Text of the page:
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Talkin' Bout a Webolution
October 15, 2013 9:57 AM   Subscribe

The awkwardly titled [2000] book, "FutureConsumer.com: The webolution of shopping to 2010," touches on everything from music downloads to grocery delivery, with a big emphasis on lists. And it's Feather's list for the 50 largest online retailers of 2010 which now stands as a fascinating time capsule of the first dot-com bubble. Naturally, Webvan makes the Top 5.
posted by Horace Rumpole (16 comments total) 2 users marked this as a favorite

 
Aah, Webvan.

Takes me back to shortly before my dot com agency barred staff computers from accessing www.fuckedcompany.com.
posted by colie at 10:51 AM on October 15, 2013 [4 favorites]


Otherwise, some of these predictions weren't half bad. It was a smart move on his part to stick with a lot of established companies, including banks, consumer goods and major media companies.

No, it was not smart, but dull. "I see the future ... and it looks a lot like today! But with a few new big companies!" The top 5 (Wal-Mart, AOL-TimeWarner, Amazon.com, Webvan.com, Quixtar.com) was where he took the most risks per guesses. Quixtar got bought out by Amway, so it didn't completely die, but Quixtar.com redirects to Amway.com. Of the remaining 45, only 5 have folded.

Oh, and as of 2009, Webvan.com was an Amazon.com service.
posted by filthy light thief at 11:15 AM on October 15, 2013


Given Amazon's current strategy of same-day delivery, I don't think that this prediction was wrong, exactly; they just picked the wrong horse. I'm reserving my mockery for their picks of AOL-Time Warner & Quixtar.

Quixtar sounds like either a saturday morning cartoon or a breakfast cereal.
posted by leotrotsky at 11:17 AM on October 15, 2013


The probably just needed to wait a few years and have deeper pockets and better infrastructure. That said, has Amazon Fresh moved out of experimental status?
posted by Artw at 11:28 AM on October 15, 2013


I ordered groceries from Webvan a few times. Loved it. Great service. We now have Peapod.com which is pretty much the same thing, only higher fees.
posted by dnash at 11:38 AM on October 15, 2013


Quixtar sounds like a failed attempt to spin-off a DVD mailing operation.
posted by ckape at 11:38 AM on October 15, 2013 [4 favorites]


From time to time, in SF, I will see a painted over delivery van that was obviously a WebVan bought at liquidation auction and smile the biggest smile ever.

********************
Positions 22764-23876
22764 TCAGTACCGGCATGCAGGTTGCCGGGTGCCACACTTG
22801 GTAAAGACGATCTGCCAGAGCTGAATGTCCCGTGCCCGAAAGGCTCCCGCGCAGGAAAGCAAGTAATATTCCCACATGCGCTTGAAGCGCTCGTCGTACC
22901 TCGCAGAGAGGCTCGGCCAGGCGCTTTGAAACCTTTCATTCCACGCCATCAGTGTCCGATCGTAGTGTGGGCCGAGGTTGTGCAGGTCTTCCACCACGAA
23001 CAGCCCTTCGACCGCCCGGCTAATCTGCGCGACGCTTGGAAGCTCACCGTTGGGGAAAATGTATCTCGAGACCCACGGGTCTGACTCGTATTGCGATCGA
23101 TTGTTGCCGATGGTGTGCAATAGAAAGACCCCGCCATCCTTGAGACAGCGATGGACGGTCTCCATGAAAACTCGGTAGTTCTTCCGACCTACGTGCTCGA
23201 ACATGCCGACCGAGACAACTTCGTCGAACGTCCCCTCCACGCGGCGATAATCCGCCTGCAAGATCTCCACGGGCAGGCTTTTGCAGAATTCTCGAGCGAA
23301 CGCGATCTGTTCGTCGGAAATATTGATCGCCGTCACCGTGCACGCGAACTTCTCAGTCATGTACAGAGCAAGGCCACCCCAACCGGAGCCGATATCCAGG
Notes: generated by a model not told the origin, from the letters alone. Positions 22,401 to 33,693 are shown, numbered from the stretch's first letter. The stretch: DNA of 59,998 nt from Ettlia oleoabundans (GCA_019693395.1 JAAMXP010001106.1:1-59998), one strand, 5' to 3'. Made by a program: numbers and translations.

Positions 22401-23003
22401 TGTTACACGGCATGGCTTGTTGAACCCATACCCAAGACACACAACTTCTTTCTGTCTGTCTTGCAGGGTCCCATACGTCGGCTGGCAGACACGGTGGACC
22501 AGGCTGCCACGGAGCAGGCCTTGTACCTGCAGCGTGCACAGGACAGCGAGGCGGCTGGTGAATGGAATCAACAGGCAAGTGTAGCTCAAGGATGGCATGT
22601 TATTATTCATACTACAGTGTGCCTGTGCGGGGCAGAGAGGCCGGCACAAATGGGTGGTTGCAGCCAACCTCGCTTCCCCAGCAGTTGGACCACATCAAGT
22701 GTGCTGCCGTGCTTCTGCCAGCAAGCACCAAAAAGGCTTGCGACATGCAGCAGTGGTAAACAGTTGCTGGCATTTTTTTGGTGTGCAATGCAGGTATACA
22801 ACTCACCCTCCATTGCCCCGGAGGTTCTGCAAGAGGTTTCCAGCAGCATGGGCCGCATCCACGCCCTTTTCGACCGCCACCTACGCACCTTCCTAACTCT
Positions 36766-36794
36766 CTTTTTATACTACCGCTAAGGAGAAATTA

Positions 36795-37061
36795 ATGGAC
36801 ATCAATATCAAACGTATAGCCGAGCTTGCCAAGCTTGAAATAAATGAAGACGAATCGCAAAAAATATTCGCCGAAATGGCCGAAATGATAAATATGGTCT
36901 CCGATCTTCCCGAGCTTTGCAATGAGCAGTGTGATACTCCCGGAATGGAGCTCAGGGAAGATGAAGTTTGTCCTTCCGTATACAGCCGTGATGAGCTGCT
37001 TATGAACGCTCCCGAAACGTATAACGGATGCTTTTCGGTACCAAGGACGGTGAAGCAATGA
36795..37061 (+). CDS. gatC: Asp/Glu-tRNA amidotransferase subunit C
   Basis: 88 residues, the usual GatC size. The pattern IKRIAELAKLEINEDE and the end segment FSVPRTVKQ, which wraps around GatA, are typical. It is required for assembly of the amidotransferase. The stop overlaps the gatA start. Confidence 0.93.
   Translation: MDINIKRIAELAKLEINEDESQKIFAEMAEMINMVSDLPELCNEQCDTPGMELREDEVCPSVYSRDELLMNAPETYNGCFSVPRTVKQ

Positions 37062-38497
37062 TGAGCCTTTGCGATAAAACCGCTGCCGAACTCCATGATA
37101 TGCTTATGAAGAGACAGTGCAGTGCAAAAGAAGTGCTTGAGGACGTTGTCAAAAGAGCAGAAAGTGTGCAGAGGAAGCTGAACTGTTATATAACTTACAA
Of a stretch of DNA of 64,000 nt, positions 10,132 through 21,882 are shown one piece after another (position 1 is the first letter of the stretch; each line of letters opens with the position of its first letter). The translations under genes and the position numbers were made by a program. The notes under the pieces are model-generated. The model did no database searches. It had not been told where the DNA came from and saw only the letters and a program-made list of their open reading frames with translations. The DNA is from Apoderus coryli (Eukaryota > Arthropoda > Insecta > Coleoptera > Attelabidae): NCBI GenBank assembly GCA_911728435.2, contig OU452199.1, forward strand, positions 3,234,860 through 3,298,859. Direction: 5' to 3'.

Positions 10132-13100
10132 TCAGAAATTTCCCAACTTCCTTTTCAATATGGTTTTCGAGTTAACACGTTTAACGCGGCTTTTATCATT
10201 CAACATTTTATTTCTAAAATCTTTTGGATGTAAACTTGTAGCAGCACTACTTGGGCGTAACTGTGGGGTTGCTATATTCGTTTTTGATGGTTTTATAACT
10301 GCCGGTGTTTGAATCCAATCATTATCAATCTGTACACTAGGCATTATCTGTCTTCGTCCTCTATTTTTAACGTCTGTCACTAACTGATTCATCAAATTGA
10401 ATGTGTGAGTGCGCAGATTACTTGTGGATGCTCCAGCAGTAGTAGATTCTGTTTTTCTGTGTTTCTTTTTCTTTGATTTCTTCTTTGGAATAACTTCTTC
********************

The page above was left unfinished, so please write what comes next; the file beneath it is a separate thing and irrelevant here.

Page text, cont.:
Well after their demise, WebVan ads still sticked the cup holders at the (then new) SF Giants ballpark. Some felt it was a little awkward, but I felt it paired well with the giant Enron logo on the scoreboard.
posted by MiltonRandKalman at 12:22 PM on October 15, 2013


We still have a pair of Webvan refrigerator magnets. We have them arranged as if they were two elephants mating.
posted by mosk at 12:30 PM on October 15, 2013 [1 favorite]


I was in the room with a Primary Principal of Border's books, not long after the company had been sold in the 90's. This was in a meeting with a VC. I asked that Principal to consider spending some of his new found cash on an internet version of Borders, because he understood the book business, and Amazon was still at a a fledgling stage. His paraphrased comment: "Nobody will every accomplish what Border's Books did; we did it all". He went on to spend a pile on WebVan a fw months later, and lost it all. We all know how Amazon turned out.
posted by Vibrissae at 12:44 PM on October 15, 2013 [1 favorite]


Who's the Webvan of our generation?

Twitter, right? It's totally Twitter. What do I win?
posted by Lentrohamsanin at 12:46 PM on October 15, 2013


What a terrible list. It doesn't even have Groupon!
posted by ckape at 1:44 PM on October 15, 2013


So what happened to Groupon? I heard tales of unsustainable revenue, massive losses, and creative accounting. Then nothing!

I was promised a giant messy implosion. I feel like I was ripped off.
posted by ryanrs at 3:00 PM on October 15, 2013 [1 favorite]


I think anyone who could've predicted the end of AOL in 2000 would've been a true genius, so let be the one who bravely predicts right now that well before 2023, Facebook will be as laughable is Myspace.

Someone save this and remind me if I'm right, so I can gloat a bit.
posted by MoxieProxy at 4:42 PM on October 15, 2013


Aol is still a huge company. Do you still want to be reminded?
posted by Potomac Avenue at 5:20 PM on October 15, 2013


AOL owns The Huffington Post and Engadget, amongst others.
posted by Artw at 5:46 PM on October 15, 2013


The writing was on the wall as far as AOL communities went in 1999 - because that was a large part of the reason I quit my job there. However, they still have viable properties...it's just much different from what AOL was in the late 90s.
posted by fluffy battle kitten at 5:55 PM on October 15, 2013


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